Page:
- The adolescent brain is more vulnerable to brain damage, toxins, alcohol, and addiction, because adult warning signals do not occur in the adolescent brain, and the adolescent brain is still growing and maturing. The adolescent continues to develop and change until the age of 25. During that time alcohol can alter and change the brain’s ability to make safe and healthy choices, and damage their short-term memory. (National Institute of Drug Abuse research)
- Mixing alcohol and energy drinks. Many teens and college students are mixing energy drinks with alcohol, leaving them at higher risk for injury and other alcohol-related consequences. They can drink more and longer without feeling drunk. They are still drunk, but don’t think they are.
- Young people drink for many reasons, such as to bond with their friends. Girls may want to feel more comfortable around boys, and teens want to be like older people.
- Alcohol affects girls’ (and women’s) bodies differently than it affects boys (and men’s).
- In 2014 in Spokane County, 11% of adolescents reported binge drinking (higher than that of Washington state (9%). Binge drinking increased as age increased. (Spokane Counts 2015, Spokane Regional Health District)
In 2014, 14% of adolescents reported using an illicit drug in the last month in Spokane County. Research related to substance use by adolescent youth is clear. Findings indicate that substance use is linked to a wide range of academic, social, mental and physical consequences including poor academic progress, dropping out of school, increased risky behaviors, teen pregnancy, juvenile delinquency and crime (Hawkins et al. 1992).
For example, Mandell and colleagues found in 2002 that moderate substance use among middle and high school students substantially lowered overall academic achievement (standardized test scores) – a full level – as compared to groups of students with minimal or no engagement in substance use.
(April 2015 Washington State Needs Assessment Profile, Adolescent Substance Abuse, p. 70.
- Alcohol kills more kids than any other drug. (U.S. Substance Abuse and Mental Health Services Administration, 2011)
- Students who started drinking before
the age of 14 are much more likely to be chemically dependent later on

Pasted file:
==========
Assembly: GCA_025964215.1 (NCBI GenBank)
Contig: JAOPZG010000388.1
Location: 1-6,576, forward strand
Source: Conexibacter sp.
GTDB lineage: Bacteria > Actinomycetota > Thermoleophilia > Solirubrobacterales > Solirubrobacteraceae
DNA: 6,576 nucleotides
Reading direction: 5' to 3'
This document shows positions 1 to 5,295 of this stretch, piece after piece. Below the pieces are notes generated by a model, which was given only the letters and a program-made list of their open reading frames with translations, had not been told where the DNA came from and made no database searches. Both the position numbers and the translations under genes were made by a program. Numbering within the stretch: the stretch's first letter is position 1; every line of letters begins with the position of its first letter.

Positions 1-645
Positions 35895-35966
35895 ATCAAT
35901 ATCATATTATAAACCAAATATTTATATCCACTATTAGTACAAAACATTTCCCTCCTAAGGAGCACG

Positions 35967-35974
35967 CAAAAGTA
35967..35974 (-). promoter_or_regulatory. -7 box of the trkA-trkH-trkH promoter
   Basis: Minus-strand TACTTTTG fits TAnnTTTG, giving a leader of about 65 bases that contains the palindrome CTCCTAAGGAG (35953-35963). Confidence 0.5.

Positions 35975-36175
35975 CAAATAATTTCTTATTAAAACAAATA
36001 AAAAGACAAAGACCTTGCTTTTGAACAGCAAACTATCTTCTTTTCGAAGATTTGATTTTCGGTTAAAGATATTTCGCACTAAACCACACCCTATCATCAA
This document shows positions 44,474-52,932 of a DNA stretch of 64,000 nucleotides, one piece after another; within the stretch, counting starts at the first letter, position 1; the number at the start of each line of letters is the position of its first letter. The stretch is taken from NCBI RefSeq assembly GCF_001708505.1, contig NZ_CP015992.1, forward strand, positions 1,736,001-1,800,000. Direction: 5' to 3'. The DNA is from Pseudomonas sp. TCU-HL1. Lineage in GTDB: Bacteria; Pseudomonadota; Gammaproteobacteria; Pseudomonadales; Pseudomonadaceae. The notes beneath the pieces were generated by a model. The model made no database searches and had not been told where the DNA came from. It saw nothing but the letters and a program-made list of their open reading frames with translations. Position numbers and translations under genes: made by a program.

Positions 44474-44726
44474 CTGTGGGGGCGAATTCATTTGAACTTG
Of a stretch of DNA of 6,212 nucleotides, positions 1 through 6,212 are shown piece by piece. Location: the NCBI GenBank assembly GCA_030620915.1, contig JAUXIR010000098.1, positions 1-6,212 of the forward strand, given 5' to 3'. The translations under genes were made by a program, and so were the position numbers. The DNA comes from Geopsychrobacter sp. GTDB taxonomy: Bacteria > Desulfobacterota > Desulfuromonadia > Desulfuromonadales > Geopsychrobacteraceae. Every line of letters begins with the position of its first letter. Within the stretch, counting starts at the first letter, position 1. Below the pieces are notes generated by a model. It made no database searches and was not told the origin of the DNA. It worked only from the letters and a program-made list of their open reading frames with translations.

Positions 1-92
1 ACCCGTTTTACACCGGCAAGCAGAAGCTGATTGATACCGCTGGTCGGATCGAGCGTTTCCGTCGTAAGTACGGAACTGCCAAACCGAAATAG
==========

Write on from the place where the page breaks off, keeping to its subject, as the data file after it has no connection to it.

in life. Binge drinking starts as early as middle school. Many teens
take their first drink at age 13. (40% of children who start drinking at
age 14 or younger report having problems with chemical dependency,
compared with 10% of those who wait until they turn 21, (the legal
drinking age in Washington.)
- 12-13 yr. olds are binge-drinking.
14% of 8th graders and 50% of high school seniors have been drunk. Half
of the children between the ages of 12-20 are drinkers, buying 17% of
all alcohol sold in the U.S.
- MADD. More than 2,700 kids died in alcohol-related crashes in 2008. (MADD - Mothers Against Drunk Driving)
- Parental drinking to handle stress,
to be at ease socially, or to elevate mood is behavior that often is
imitated by children. Model the behaviors you expect from your
- Parent awareness and involvement are the most effective influence—they
are critical. Teens who learn about the risks of alcohol and drug use
at home from their parents or caregivers, are much less likely to use
drugs than those teens who do not receive those messages at home. 2/3
of teens who don’t use drugs, refrain because they fear that they will
lose their parents’ respect and trust.
- What isn’t good for children usually isn’t good for adults.
Drinking alcohol as an adult also presents great risks—health, social,
family, deadly DUI’s, alcoholism, violence, loss of family and
employment, even jail/prison sentences.
Talk, talk and talk some more.
- See the topic Addictions - Alcohol, which includes "What Parents Can Do" and "Youth and Alcohol" on this website.